I do want to take a minute to highlight something, especially for my Columbus audience that I think is very important, and really one of the best ideas I've ever seen.
If you haven't already, head over to Shiny Door and check out the details OneWebDay.
I've talked before about the importance of technology, not just that it's become such a integral part of our society, but that so many lack access, lack knowledge, and don't have anyone to teach them how as it were.
Every day at the library I talk to at least one person who has to accomplish some task, whether searching for housing, signing up for an email account, applying for a job, creating a resume, or even applying for unemployment or other government assistance. All of these things are made that much more difficult when "you just don't know how."
Now, a lot of times when you just don't know how, you can just not do it. (Like my math homework in high school, but that's another story.) But you just can't "not do," things like those listed above because things like housing and jobs are pretty darned important aren't they?
To even take this to the next level - What if these folks could create a network for themselves using Facebook, LinkedIn or Twitter - how much better would quality of life be for them. How much more included and most especially valued would they feel if they just knew how?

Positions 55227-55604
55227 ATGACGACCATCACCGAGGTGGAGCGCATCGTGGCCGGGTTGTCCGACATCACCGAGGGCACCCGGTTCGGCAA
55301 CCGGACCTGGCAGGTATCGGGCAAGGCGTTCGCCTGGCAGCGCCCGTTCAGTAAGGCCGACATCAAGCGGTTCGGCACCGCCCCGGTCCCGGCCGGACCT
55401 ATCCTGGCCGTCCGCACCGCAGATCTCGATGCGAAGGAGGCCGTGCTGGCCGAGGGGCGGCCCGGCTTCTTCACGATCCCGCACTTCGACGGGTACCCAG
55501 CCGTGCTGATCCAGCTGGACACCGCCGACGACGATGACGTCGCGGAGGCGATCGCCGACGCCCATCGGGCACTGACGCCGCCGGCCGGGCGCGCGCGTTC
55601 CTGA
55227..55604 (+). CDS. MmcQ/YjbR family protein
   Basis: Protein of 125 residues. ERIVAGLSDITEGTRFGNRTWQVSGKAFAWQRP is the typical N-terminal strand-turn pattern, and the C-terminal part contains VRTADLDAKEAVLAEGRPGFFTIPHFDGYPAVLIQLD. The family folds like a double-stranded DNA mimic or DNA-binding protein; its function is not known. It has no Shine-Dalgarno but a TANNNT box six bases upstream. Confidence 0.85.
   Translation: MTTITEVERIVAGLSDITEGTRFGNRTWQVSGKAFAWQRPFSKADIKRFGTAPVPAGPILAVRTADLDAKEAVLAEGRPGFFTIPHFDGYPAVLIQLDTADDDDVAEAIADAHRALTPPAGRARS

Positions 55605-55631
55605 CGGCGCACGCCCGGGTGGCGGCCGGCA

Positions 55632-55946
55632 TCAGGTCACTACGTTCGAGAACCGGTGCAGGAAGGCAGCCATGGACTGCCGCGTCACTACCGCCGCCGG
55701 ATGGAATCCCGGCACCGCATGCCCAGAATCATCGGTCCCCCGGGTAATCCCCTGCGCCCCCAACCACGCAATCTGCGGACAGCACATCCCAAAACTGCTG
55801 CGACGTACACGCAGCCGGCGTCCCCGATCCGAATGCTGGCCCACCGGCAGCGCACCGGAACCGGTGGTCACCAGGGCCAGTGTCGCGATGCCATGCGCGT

Take a big breath there and think about that for a second. What would your life be like without technology? Or how about without the Internet?
Yeah, I feel that way too. Very, very fortunate indeed.
Many folks are not so fortunate, Too many are just plain getting left behind, and frankly Scarlett that just stinks.
Well, I give a damn. I know you do too, and as fate would have it, we are not alone.
From the Wiki:
year, OneWebDay focuses on the importance of access to fast, affordable, open Internet for all people, otherwise known as digital inclusion. OneWebDay Columbus has planned an array of activities around the idea of digital inclusion, including classes and seminars, technology refurbishment and more. At OneWebDay Columbus participants will have a variety of opportunities to both volunteer (example - refurbish computers) and learn (example - Legalities of Open Source Software workshop). If you cannot spend time at our event but still want to be a part of this worldwide day of web celebration, please consider donating computer components no longer in use. We will be using them to teach the refurbishing and recycling. Our experts can take old slow computers and turn them into useful tools again.
For more information on Columbus OneWebDay join us at http://my.onewebday.org/group/cbusowd and help make it One Web. For All.
In the end, it's all about access. We have it. Too many others don't.
OneWebDay brings us together so that everybody is included, so that everyone has access, so that everyone has an opportunity to learn how.
I am trying to clear my schedule to participate. I will definitely be donating some computer components.
Maybe you can help out too?
We're all in this together after all.